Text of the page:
Eleventy million years ago, when I was in college, credit card companies were always hawking their wares on campus. Like many young college kids, I was broke, and a credit card seemed like a good way to provide a buffer between me and homelessness. I had no help from my father, and student aid didn't cut it. But by signing up for a credit card, I'd get 50,000 airline miles so I would be able to fly across the country for Christmas.

Besides, I reasoned, I'd pay it off in full every month. Totally. Would use it only for emergencies. And for big purchases so I wouldn't have to walk around with hundreds of dollars in my pocket. (Note: I went to college before debit cards were a thing.) I'd "build my credit," and be a grown-up, and when it came time to buy a house (ha-ha-ha-ha!), I'd be in good shape.

Except nothing went as planned. I got the credit card and used the miles, but my first major purchase was buying six Grateful Dead tickets for a bunch of friends and myself. Or was it Lollapalooza? My memory is foggy. The intention was to take the cash, deposit it in the bank, and then pay off the credit card. But you know what they say about intentions.

My financial hell began there—I was $150 in the hole, an enormous one when you are making $5 an hour and bring home about $600 a month. Then I bought one or two CDs and a bag of groceries ("Just this once," I told myself, both times) that I charged when I had no money in my pocket.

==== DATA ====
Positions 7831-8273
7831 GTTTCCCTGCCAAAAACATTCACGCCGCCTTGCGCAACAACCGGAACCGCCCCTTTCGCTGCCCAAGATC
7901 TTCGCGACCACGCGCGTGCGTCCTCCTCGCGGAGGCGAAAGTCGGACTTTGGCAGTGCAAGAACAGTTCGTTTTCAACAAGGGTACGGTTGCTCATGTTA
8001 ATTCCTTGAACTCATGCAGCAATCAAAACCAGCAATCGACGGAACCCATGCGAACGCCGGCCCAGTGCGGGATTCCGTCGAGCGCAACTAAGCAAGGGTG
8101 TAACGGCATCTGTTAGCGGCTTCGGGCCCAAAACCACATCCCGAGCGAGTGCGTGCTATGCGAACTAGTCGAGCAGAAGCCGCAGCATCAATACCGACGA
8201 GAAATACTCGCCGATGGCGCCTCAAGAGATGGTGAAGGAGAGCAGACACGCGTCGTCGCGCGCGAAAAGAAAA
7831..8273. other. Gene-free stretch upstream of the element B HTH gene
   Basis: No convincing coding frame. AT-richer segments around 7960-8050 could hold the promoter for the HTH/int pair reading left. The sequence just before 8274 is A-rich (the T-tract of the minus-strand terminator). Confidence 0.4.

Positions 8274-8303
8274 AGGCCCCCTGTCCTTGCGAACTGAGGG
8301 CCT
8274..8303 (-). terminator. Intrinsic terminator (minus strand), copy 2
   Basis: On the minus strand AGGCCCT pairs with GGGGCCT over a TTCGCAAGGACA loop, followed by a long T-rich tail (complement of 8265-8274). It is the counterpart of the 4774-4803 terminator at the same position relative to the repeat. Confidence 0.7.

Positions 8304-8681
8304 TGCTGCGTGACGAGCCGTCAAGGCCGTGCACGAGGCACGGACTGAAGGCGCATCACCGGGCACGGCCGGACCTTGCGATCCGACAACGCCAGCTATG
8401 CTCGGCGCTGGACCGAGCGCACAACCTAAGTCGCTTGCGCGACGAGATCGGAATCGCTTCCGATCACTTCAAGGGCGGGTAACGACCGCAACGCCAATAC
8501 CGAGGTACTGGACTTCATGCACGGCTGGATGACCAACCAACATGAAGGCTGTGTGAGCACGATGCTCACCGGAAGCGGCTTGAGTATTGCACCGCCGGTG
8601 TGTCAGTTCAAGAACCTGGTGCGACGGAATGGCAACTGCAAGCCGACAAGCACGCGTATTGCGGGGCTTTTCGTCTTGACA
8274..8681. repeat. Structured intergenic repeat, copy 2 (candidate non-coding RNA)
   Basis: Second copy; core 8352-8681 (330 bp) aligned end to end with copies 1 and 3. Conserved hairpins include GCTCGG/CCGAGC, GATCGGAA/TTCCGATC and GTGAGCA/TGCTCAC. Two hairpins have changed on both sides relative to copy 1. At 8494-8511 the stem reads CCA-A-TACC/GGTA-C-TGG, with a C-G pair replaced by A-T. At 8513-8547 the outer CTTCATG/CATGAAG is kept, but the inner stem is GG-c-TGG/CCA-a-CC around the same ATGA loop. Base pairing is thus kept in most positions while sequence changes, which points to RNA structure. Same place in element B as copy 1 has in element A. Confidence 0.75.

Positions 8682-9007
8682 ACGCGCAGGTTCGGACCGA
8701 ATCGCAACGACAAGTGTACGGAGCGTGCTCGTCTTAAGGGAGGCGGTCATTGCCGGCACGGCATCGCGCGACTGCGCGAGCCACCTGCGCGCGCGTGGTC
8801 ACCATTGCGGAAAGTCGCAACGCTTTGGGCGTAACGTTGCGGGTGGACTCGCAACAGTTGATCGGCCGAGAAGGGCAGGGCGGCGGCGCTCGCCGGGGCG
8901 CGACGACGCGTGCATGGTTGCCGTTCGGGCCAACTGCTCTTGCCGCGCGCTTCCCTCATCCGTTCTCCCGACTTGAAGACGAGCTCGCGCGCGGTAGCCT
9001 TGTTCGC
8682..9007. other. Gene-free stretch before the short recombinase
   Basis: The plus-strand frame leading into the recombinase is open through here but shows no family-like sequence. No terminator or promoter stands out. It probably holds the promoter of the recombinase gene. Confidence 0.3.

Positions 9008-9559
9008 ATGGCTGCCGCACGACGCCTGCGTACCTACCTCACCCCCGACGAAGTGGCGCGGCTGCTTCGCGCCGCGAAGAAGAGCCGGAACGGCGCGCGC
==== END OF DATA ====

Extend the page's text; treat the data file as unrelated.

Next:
The hole got bigger and bigger—I couldn't climb out. I missed payments, and when you miss payments, you get charged fees and get a new, worse interest rate. Then collection companies hound you. I started avoiding phone calls that rang at odd hours because I knew it would be a creditor. When I moved to New York, they kept calling my old job in Seattle. (There was at least one upside—I became friends with my replacement who called to let me know the bad men were looking for me.)

The debt spiral extended to my student loans—which I am still paying. I consolidated my debt with one of those sleazy companies that take away the anxiety but not the debt. Aunt Patti has bailed me out once or twice. (Thanks, Aunt Patti!)

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I was lucky, credit card debt didn't ruin my credit—and, in fact, if you can carry balances and pay the minimum, you can have what people call "good credit" but no actual money.

I wish I could say this has gotten better with time, but as costs of living have gone up, and as my income has stagnated or shrunk, I accumulated debt again. This time, though, I have a plan. I just need to get another credit card to carry out the balance transfer. I hear it has a good airline points system.